Talking to Your Muse

Me: Hey Muse... feeling uninspired today. You wanna help me out here and cut me some slack.

Muse: What’s up? Stuck again? How can I help you more? I’ve already given you lots of ideas for stories and artwork.

Me: I know, but I need some advice on how to write this article. For some reason it’s not going the way I want it.

Muse: How is it supposed to go?

Me: Anything but how it's showing up on the blank page. I want it to be fun and uplifting but it’s hard to do when you feel anything but uplifting. I’d rather go to the bookstore and look at all the eye candy.

Muse: Why don’t you?

Me: I already told you, I have this article to write. Can’t abandon it just because I want to indulge in my book buying habits. I consider this column my job. Besides, I need to save money.

Muse: I see. Well, you can tell them all sorts of things. Like how writing down their thoughts about their creative projects can help them brainstorm ideas. Or that talking with their characters can help identify just exactly who that character is and what they want to do in their story. Like you did with Xep. If you hadn’t asked her what she wanted to do, then you’d have never known that she wanted to be free from that box. Or that she was even in the box in the first place. You can tell them that writing down how they feel and having their inner Freud ask them questions can help them identify the core issues they’re facing in their lives and why they’re feeling stifled and blocked creativity. And that doing so may help them break the block.

Me: Heh. Sounds good. How come you make it sound so good and when I try and type it all down it’s so difficult and blah and boring. What if I screw up?

Muse: You make it harder than it is. You can’t screw up. How can you? Creativity is about exploration and screwing up always results in great mistakes known as “art”. Besides, if you don’t take the risk and dare, you’ll never know what you can do in there. So, how’s that for inspiration? Does that help any?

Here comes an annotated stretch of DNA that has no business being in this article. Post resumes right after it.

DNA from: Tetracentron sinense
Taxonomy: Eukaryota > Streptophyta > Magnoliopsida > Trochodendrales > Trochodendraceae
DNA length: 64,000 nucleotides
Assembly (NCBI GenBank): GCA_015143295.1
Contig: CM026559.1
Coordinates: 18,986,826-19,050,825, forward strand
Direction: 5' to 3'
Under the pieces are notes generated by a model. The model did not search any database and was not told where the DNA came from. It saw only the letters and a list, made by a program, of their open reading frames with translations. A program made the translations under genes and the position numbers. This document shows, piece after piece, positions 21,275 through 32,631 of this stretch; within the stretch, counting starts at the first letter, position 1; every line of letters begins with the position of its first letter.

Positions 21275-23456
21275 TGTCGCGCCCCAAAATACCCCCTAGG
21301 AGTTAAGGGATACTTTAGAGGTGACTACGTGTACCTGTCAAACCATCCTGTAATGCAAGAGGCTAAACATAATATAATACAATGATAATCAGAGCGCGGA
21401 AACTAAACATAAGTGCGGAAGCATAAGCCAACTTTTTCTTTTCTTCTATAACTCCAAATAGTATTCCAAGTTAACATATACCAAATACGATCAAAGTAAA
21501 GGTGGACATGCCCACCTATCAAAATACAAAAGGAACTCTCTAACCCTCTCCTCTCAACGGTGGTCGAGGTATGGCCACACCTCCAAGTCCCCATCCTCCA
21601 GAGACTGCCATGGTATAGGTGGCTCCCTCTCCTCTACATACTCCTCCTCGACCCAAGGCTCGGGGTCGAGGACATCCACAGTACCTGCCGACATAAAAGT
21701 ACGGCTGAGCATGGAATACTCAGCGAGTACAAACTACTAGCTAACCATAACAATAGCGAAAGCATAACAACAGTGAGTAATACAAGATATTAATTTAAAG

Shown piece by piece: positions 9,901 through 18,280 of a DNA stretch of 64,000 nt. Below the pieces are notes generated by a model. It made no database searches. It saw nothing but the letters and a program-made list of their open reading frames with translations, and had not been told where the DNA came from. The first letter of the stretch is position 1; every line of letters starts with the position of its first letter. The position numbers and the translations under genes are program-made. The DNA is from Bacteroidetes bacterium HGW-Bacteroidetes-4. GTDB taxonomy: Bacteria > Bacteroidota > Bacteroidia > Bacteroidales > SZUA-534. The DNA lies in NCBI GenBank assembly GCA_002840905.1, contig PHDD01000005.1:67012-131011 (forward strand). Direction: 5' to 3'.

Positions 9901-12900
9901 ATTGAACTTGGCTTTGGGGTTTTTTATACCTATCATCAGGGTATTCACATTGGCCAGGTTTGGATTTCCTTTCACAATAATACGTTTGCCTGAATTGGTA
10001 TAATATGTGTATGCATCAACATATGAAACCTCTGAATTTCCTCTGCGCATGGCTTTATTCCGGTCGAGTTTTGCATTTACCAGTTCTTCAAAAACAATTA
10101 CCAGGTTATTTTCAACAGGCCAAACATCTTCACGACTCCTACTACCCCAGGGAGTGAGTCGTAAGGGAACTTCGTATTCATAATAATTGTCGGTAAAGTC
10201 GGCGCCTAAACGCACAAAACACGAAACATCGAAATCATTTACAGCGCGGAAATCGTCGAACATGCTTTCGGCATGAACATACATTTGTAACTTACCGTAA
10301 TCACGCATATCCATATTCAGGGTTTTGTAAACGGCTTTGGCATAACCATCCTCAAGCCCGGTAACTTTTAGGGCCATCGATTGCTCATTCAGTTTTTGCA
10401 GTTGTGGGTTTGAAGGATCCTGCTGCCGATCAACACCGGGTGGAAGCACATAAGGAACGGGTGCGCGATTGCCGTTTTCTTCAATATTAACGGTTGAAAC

Me: Yeah, it does.

Muse: Good. Now remember, you can do it. Just start writing and see what happens. BTW, look up... you’ve just finished writing your article while talking to me. And it’s not that bad, if you ask me. And it illustrates your point pretty well. Now, go get your kender and have him take you to the store to look over books. Tell him I said it was okay and that you deserve it for doing so well.

Me: Thanks Muse... you rule.

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When you've got nothing to write about...

Actually, there was a point to this

Actually...I had a point to writing this week's article in this way. This "exercise" was to illustrate a point that talking to your inner muse, story creations, inner editor, etc. can help ublock as well as uncover many things about your self. I chose to write it as it would appear on the page, trying to liven up the way I do posts...

Not sure how well people got it, (had 2 editors review it and they said it was good), but it's how it came out.

/innowen

Those who can do; those who cannot post links...

One of the greatest thinker of the 20th C - Ludwig Wittgenstein - used /innowen technique to plunge the depths of his psyche. One's inner voice can also be used to relieve mental anguish as in Cognitive Behavioural Therapy. (CBT.). I don't mean to be rude Michael, but I fail to see how using a fetish to clear 'writer's block' has anything to do with being creative per se.

Switching Gears

I think it's more a matter of switching gears to clear the mud. Sometimes it's the nature of handling (or playing with) a different medium. A certain notebook may have certain connotations (e.g., "last time I used this, I was interrupted by my baby son, who had just climbed out of the crib for the first time"), index cards provide "moveable" idea placement upon a table, a whiteboard challenges me to erase and do again, and so on.

But it can also do with the slowing down or quickening of one's thinking process. For example, when I type, I clear about 80 words a minute, so the sentences are as close to stream of consciousness as I get. Writing long-hand, on the other hand, has a tendancy to make me reflect upon the words and sentences as I write them down. This results in completely different writing for me.

And then there's ritual. Remember all the people who took strange little tokens, including furry animals, pictures and charms into their exams? Same sort of effect. The most prolific time of writing in my life started each evening by climbing on the ledge of a seventh-story window to suck in air, taking a shot of brandy, and slamming all my typewriter keys down at the same time. Then the words flowed....

Just gotta clear the mud, somehow. It's rarely an exercise in logic, and the psychology could be dubious at best. ;-)

That being said, innowen's stated technique here has also done wonders for me in the past.

all my best,
dj